But what about other injectables? “In a syringe of Juvederm dermal filler you'll find water, hyaluronic acid, local anaesthetic usually lidocaine, plus a molecule called BBDE which holds the hyaluronic acid molecule together,” explains Dr Nestor. “The vast majority of any reaction to filler tends to be due to the local anaesthetic as opposed to the actual filler itself. I suspect this probably rings true for a lot of other fillers as well,” he adds.

As for procedures like mesotherapy, Dr Nestor notes that due to the technique of the treatment–multiple injections of a cocktail of ingredients–he wouldn’t be surprised if there were more reactions. “True allergic type reactions to mesotherapy is likely down to what they’re injecting as it’s a cocktail of substances,” he says, noting the same probably holds true with Profhilo.

That doesn’t mean that injectable reactions haven’t ever happened, so it’s great to keep a lookout for any signs. But it shouldn’t be a huge concern if you’re hoping to try injectables out for the first time.

What you shouldn’t confuse injectable allergies with

There are three main things to not confuse injectable allergies with. The first is, Dr Charlson explains, “late onset reactions, which are more likely to be inflammatory, so not classed as allergic.”

The second is considering whether it’s the injectable you’re sensitive to, or something else that was carried out during the treatment. For example, Dr Soni notes that on a rare occasion, patients can be sensitive to skincare products like cleansers, which are used to prep skin before the treatment, rather than the injectable itself causing the sensitivity.

The third is improperly placed filler; the two are completely different topics and have different dangers. “Badly placed filler from practitioners can generate complications such as vascular occlusion in the most serious cases, extensive bruising, or distortion of anatomy,” says Dr Soni. “Allergic reactions would obviously present with the symptoms [described previously] in the distribution of filler placement,” he explains.

If you have any concerns regarding complications or aftercare, it’s important to contact your practitioner immediately who is best placed to provide a follow-up plan.

How to avoid an allergic reaction from injectables?

As previously said, there is no total guarantee you won’t react to certain treatments; this may change over time too. However, there are certainly things you can do to help prevent adverse reactions.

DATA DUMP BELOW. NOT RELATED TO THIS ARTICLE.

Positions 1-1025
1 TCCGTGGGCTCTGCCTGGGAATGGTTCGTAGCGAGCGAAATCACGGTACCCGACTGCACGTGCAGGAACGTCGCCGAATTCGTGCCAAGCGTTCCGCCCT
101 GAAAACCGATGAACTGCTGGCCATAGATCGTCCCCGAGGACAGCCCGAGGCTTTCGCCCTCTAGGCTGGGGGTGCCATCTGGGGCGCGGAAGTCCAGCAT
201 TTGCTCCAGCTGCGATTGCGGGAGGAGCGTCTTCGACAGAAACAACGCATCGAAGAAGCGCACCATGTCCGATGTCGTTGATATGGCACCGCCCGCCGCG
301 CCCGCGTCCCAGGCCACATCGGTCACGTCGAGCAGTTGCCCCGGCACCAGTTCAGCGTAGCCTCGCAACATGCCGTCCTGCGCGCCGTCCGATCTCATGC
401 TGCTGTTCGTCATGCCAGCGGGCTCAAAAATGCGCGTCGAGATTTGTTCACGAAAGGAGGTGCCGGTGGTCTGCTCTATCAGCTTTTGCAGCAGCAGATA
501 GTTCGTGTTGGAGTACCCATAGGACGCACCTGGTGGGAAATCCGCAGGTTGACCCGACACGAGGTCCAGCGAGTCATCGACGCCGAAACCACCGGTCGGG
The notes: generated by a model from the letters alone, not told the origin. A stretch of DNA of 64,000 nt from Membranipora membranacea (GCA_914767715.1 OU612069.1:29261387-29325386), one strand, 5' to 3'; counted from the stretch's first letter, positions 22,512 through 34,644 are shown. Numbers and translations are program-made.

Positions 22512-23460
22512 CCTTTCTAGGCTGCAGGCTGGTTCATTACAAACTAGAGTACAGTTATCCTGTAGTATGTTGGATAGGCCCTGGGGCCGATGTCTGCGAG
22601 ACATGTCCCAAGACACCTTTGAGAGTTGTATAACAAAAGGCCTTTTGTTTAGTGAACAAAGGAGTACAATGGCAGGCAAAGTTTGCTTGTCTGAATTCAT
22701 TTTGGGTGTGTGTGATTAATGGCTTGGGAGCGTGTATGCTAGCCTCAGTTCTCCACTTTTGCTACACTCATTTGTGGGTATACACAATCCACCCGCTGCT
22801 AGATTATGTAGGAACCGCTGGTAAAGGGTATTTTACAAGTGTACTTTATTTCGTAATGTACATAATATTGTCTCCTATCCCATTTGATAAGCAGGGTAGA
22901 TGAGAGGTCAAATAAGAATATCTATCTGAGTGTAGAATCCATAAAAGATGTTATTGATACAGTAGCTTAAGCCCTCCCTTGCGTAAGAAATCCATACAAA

First and foremost, visit a reputable practitioner who takes a detailed assessment of your medical history to make sure you’re a good candidate for the treatment.

Next, you might want to visit a practitioner who carries out patch tests. Dr Soni recommends a patch test for some patients with a fish allergy before carrying out a polynucleotides treatment. “I’ll do a patch test on their forearm with the product, observe them in my clinic for an hour and then send them home with a number to call with any issues that arise. I would then do the injectable on another day,” he adds.

If you’re a little unsure if you have had reactions in the past, you might be interested in trying the new Bsure Filler DNA test that aims to prevent complications with fillers by testing the two specific genes that 1-2 per cent of the population carries, which increases the risk of serious complications. “The Bsure Filler DNA test can predict whether a patient has a greater chance of developing complications such as pain, redness and permanent swelling,” says Dr Tom Decates, Cosmetic Doctor and Complication Specialist at Erasmus University MC.

The scientific study—executed by the Vall D’Hebron University Hospital (Barcelona), the Erasmus University MC (Rotterdam) and the Amsterdam University MC—which underpinned the development of the Bsure DNA filler test, found that "there is a certain genetic predisposition which puts you at increased risk of serious complications after filler treatments.” In this study group, it found that 84 per cent of people who had the genetic predisposition had serious complications from fillers.

The test is incredibly quick, with just a buccal swab taken determining either a positive or negative result. A positive result points towards a higher risk for complications with filler procedures and it is highly recommended that patients doesn’t use fillers, but instead opt for treatments like toxin, radio frequency and platelet-rich plasma (PRP).

Nestor Demosthenous, Aesthetic Doctor

Dr. Nestor MBChB, BSc Hons Neuro, Associate Member of the British College of Aesthetic Medicine, Member of Association...